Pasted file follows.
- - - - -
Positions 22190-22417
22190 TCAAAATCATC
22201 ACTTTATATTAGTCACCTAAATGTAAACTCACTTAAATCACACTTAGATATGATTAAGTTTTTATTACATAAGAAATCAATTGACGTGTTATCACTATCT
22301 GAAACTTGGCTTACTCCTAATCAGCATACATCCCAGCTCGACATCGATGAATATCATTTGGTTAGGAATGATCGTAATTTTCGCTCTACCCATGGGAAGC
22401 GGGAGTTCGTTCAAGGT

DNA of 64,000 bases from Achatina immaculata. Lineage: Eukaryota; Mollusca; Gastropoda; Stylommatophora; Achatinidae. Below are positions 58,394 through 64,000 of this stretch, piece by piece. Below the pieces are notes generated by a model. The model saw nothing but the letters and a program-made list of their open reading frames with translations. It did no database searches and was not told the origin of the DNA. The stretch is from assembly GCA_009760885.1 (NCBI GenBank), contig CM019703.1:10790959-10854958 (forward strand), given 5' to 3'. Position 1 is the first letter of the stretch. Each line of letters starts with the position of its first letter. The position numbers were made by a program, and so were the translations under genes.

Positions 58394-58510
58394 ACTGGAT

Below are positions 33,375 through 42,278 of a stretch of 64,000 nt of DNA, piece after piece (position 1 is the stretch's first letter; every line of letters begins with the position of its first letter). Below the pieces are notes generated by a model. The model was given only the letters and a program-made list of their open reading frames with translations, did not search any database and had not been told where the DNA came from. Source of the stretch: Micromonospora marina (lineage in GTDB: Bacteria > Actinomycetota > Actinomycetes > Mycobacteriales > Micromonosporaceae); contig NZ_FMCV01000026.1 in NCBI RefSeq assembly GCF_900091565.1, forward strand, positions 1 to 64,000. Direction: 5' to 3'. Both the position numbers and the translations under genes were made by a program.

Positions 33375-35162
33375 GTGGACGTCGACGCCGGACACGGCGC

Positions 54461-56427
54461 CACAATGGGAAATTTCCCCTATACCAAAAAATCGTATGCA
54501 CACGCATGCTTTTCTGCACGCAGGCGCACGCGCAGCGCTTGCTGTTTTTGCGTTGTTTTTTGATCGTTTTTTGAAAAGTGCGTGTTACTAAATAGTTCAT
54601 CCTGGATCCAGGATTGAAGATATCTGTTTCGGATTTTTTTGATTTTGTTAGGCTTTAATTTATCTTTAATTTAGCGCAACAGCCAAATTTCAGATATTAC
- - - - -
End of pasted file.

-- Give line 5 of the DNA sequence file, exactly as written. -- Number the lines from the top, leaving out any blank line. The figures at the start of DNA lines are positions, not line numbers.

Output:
22401 GGGAGTTCGTTCAAGGT